Date of Conferral



Doctor of Social Work (DSW)


Social Work


Pablo Arriaza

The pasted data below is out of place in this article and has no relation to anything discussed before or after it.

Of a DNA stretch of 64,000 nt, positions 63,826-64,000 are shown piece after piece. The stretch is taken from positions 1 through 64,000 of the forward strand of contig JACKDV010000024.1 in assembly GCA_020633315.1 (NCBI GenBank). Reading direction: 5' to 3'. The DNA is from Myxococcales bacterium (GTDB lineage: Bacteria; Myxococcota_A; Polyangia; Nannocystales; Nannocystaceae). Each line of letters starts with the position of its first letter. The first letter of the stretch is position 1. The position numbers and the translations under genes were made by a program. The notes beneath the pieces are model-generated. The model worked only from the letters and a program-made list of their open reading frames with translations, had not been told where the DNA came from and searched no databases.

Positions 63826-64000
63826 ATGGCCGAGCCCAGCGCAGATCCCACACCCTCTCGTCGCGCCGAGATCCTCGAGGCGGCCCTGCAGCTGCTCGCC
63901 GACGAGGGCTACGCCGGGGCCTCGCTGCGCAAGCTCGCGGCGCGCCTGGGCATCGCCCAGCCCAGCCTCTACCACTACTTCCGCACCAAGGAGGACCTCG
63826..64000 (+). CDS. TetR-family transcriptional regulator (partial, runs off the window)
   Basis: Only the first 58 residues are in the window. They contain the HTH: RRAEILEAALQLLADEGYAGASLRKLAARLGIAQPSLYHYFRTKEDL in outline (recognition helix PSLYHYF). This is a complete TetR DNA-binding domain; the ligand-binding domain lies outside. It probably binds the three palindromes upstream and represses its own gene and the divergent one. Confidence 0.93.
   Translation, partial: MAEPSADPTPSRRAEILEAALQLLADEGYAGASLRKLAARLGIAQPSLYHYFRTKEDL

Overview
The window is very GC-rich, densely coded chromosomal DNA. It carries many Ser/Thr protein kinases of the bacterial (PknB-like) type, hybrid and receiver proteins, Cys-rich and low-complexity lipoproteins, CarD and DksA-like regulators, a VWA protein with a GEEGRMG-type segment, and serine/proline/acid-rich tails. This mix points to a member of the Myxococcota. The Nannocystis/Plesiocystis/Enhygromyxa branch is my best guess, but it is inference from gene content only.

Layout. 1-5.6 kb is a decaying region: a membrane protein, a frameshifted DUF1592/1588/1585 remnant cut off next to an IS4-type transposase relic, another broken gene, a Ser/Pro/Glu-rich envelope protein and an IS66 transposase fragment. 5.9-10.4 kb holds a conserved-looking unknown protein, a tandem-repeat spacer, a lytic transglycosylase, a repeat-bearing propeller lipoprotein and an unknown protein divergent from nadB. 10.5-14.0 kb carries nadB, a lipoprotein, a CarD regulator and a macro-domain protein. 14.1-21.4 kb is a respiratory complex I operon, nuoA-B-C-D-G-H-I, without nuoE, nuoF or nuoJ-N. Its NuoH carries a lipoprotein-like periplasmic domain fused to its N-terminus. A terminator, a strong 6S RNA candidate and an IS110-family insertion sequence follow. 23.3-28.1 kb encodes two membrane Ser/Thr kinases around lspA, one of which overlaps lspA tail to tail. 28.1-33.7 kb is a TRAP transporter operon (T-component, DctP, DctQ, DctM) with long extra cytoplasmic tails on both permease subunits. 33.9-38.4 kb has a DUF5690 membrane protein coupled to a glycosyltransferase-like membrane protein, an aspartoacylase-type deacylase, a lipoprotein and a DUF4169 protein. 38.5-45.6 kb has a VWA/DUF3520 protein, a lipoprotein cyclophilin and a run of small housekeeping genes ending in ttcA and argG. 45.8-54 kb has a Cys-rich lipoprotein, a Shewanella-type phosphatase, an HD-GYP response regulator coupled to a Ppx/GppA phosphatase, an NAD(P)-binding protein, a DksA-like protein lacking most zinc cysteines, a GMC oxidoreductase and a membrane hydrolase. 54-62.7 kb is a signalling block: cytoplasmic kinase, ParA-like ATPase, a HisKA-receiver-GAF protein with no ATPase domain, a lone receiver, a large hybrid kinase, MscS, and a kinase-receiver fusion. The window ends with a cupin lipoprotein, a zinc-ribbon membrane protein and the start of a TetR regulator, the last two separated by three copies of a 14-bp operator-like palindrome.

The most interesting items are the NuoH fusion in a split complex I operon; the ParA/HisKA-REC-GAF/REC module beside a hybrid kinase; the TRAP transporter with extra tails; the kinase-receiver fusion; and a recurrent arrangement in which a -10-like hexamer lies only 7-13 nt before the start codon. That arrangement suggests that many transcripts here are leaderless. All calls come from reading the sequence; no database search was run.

A significant percentage of undocumented immigrants who come to the United States include women suffering from trauma and abuse. In Southwest Texas, many immigrant women begin their stay in the United States, as residents of an immigration Residential Detainment Center (RDC). Social workers in RDCs are challenged to understand their roles and responsibilities in treating the mental health need of these women. The purpose of this study was to explore the perceptions of social workers, in RDCs, regarding their roles and responsibilities in meeting the mental health needs of immigrant women with a history of personal trauma. Using action research methodology, 3 focus group discussions were conducted with 4 licensed clinical social workers (LCSW) who had experience working with immigrant women with histories of trauma and abuse, living in RDCs. The theoretical concept of ecosystems undergirded the analysis of the data collected from focus groups and explored the themes related to roles and responsibilities, types of trauma, aftercare, services, and social, political, and structural barriers. The outcomes of this research study suggested LCSW social workers recognized a need to expand service provisions beyond the walls of the RDC by helping immigrant women connect with community resources that will aid in their settlement in the United States, if granted asylum. When considering positive social change, the social workers considered how their intervention could affect access to goods and services, as well as the utilization of community mental health resources for the immigrant women, with histories of trauma and abuse, and their families.